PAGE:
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Culture

Hookup Culture Preys On College Women's Desire To Fit In

By Kayla Byrnes·· 4 min read
Hookup Culture Preys On College Women's Desire To Fit In

On college campuses, the social scene is dominated by hookup culture and partying. It’s not just a way for people to meet others and make friends; hookup culture is inherently damaging, even to those who don’t participate.

Having been in college recently and having observed this phenomenon, I began to ponder how this affected the men and women who were participating and those who were not. I found that those who participated in hookup culture typically didn’t end up happy while doing so, and they frequently even regretted the event. It led me to think about what drew women, in particular, into this trend, and what the negative impact of this is on our society as a whole.

Dating Apps Encourage Meaningless Connections

Dating apps like Tinder and Bumble make it easy to find others who are just looking for a casual night of "fun." You swipe through dozens of people and judge them on a few-sentence bio and a few pictures. Women and men are meeting each other without knowing very much about the stranger they just invited to their home. This, to me, is a recipe for disaster. Not only does this raise concerns about their physical safety when it comes to meeting strangers, but there's also the obvious concern about the spread of STDs and other illnesses when meeting with multiple partners whom you don’t know much about. 

It’s so easy to fall into hookup culture because, in the moment, it can make you feel good.

Hookup culture is easy for young women to fall into, particularly at a time in our lives when we’re insecure, seeking social acceptance, and learning to navigate the adult dating world. During your high school and college years, all you want is to have friends and be loved and feel valued. It’s so easy to fall into hookup culture because, in the moment, it can make you feel good – the men flatter you, they think you’re attractive, and for a night they want to be with just you. It provides a false sense of self-worth; you seek external validation and when you achieve that, you can genuinely feel good about yourself. However, I saw how this was only a temporary feeling. It left women feeling more empty and alone than they had been before they ever participated in hookup culture.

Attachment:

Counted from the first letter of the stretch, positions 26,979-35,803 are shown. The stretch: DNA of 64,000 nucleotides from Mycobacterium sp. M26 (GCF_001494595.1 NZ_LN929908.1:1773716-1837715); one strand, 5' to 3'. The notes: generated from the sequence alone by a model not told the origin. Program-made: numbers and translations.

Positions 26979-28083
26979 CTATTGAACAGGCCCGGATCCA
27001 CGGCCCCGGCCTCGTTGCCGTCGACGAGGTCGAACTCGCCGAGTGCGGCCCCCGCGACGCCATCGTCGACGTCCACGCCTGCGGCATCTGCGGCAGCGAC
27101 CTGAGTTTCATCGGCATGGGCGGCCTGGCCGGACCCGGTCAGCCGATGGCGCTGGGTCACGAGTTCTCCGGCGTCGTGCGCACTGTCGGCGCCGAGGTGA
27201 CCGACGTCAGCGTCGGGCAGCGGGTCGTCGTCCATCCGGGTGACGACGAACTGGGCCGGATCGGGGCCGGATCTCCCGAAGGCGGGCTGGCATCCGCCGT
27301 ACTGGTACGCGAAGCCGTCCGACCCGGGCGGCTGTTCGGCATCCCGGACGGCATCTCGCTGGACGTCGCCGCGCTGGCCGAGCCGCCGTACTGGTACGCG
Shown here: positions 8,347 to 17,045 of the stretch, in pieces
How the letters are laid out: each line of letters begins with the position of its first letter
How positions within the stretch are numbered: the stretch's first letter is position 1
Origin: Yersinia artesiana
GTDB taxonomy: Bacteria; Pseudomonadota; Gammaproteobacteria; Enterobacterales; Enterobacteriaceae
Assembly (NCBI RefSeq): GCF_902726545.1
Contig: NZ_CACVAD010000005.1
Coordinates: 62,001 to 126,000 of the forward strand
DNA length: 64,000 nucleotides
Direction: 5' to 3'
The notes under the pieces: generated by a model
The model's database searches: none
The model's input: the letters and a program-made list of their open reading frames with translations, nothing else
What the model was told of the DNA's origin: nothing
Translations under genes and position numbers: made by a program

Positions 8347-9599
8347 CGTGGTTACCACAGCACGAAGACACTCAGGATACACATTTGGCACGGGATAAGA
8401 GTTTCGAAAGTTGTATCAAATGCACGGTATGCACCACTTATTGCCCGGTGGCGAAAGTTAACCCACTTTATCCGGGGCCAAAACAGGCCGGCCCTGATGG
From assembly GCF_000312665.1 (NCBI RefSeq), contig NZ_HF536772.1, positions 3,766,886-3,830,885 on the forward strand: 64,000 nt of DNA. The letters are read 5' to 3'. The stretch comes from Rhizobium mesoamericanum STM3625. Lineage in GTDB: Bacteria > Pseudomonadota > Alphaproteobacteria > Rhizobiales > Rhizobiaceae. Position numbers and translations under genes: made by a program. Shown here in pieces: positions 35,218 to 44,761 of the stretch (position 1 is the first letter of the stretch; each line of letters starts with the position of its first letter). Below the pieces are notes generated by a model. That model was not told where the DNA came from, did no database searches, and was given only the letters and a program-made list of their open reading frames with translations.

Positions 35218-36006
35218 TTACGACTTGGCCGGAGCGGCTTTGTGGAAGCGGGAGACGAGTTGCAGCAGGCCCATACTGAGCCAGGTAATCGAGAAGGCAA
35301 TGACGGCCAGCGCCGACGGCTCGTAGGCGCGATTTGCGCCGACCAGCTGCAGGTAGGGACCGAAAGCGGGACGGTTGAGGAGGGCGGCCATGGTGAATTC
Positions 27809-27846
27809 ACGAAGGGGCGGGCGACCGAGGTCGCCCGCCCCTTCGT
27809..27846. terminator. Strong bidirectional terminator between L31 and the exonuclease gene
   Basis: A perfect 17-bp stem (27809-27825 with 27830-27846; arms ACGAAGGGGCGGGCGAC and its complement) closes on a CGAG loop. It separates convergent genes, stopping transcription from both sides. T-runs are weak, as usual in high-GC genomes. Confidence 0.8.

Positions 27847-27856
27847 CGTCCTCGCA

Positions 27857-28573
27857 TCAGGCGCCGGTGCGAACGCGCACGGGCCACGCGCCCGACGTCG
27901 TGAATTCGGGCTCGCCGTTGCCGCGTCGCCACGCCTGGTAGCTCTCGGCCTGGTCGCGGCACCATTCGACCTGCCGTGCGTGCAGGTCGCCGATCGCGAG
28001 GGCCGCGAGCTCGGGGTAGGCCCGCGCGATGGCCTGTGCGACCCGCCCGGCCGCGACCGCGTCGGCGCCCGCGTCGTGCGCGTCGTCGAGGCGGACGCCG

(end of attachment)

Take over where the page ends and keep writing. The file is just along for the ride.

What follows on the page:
The Problem with Hookup Culture

The fundamental, most basic issue with hookup culture is that it can never achieve an emotional connection between the two participants. It prevents men and women from bonding emotionally, and that causes both the physical interaction to suffer and the resulting happiness of the men and women to suffer. 

Without emotional intimacy, people are much more likely to experience depression, loneliness, and feelings of isolation. However, the act of hooking up with another person in and of itself causes a connection between two people due to the release of oxytocin, so when men and women choose not to have an emotional connection in their hookups, but that feeling develops over time anyway, it’s very confusing to both participants and leads to more feelings of unhappiness. Essentially, hookup culture can never achieve what it’s meant to achieve – physical intimacy without the commitment to emotional intimacy. 

Hookup culture can never achieve what it’s meant to achieve – physical intimacy without emotional intimacy. 

You can go online and swipe through potential matches like you’re shopping for a new pair of shoes. Both sexes are judged almost entirely on looks, and then are surprised that they're only able to find shallow "matches" rather than lasting connections.

It's Normal To Want Connection and Love

Our society is waging a war against the most meaningful things in our lives – family and genuine human connection. We have this idea that sex and intimacy are meaningless things to exchange between two people. People aren't encouraged to put the work into real, substantive relationships or into the things of value in life like family and purpose.

We're no longer allowed to ask for what we want: romance, love, and commitment.

In the name of freeing women from "patriarchal" sexual rules, this new freedom may come at too high a cost. We're no longer allowed to ask for what we want: romance, love, and commitment. Hooking up also makes it hard to sort out lust from love. How can you put love to the test when there's no test in the first place?

Closing Thoughts

Young women are inundated with messages about hookup culture in the media, TV shows and movies, and even our music. We know deep down that something is wrong, but we're not allowed to talk about it. Hookup culture even hurts those who don't want to participate. Women must start standing up for what they really want – love and commitment. Not one night stands. We're worth more than that.

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